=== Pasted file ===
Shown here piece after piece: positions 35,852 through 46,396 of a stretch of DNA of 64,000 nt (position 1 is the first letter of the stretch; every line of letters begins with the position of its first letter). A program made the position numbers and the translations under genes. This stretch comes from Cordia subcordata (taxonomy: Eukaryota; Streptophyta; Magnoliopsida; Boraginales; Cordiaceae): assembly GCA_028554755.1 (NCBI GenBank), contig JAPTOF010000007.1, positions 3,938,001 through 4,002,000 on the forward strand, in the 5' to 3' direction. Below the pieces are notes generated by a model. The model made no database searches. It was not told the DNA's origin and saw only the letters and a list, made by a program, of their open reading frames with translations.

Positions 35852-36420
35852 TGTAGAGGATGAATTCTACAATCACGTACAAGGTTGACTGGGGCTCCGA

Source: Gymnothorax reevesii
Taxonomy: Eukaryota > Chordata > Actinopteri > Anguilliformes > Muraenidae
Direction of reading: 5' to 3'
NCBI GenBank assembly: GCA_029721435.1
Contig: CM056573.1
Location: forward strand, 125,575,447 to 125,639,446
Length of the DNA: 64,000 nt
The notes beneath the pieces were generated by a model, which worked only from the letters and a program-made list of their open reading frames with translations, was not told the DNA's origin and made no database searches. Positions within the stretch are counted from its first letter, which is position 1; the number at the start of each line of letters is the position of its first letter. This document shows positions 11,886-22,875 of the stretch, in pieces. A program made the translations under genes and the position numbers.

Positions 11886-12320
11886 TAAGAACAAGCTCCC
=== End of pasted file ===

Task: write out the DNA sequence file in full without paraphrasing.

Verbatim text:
Shown here piece after piece: positions 35,852 through 46,396 of a stretch of DNA of 64,000 nt (position 1 is the first letter of the stretch; every line of letters begins with the position of its first letter). A program made the position numbers and the translations under genes. This stretch comes from Cordia subcordata (taxonomy: Eukaryota; Streptophyta; Magnoliopsida; Boraginales; Cordiaceae): assembly GCA_028554755.1 (NCBI GenBank), contig JAPTOF010000007.1, positions 3,938,001 through 4,002,000 on the forward strand, in the 5' to 3' direction. Below the pieces are notes generated by a model. The model made no database searches. It was not told the DNA's origin and saw only the letters and a list, made by a program, of their open reading frames with translations.

Positions 35852-36420
35852 TGTAGAGGATGAATTCTACAATCACGTACAAGGTTGACTGGGGCTCCGA

Source: Gymnothorax reevesii
Taxonomy: Eukaryota > Chordata > Actinopteri > Anguilliformes > Muraenidae
Direction of reading: 5' to 3'
NCBI GenBank assembly: GCA_029721435.1
Contig: CM056573.1
Location: forward strand, 125,575,447 to 125,639,446
Length of the DNA: 64,000 nt
The notes beneath the pieces were generated by a model, which worked only from the letters and a program-made list of their open reading frames with translations, was not told the DNA's origin and made no database searches. Positions within the stretch are counted from its first letter, which is position 1; the number at the start of each line of letters is the position of its first letter. This document shows positions 11,886-22,875 of the stretch, in pieces. A program made the translations under genes and the position numbers.

Positions 11886-12320
11886 TAAGAACAAGCTCCC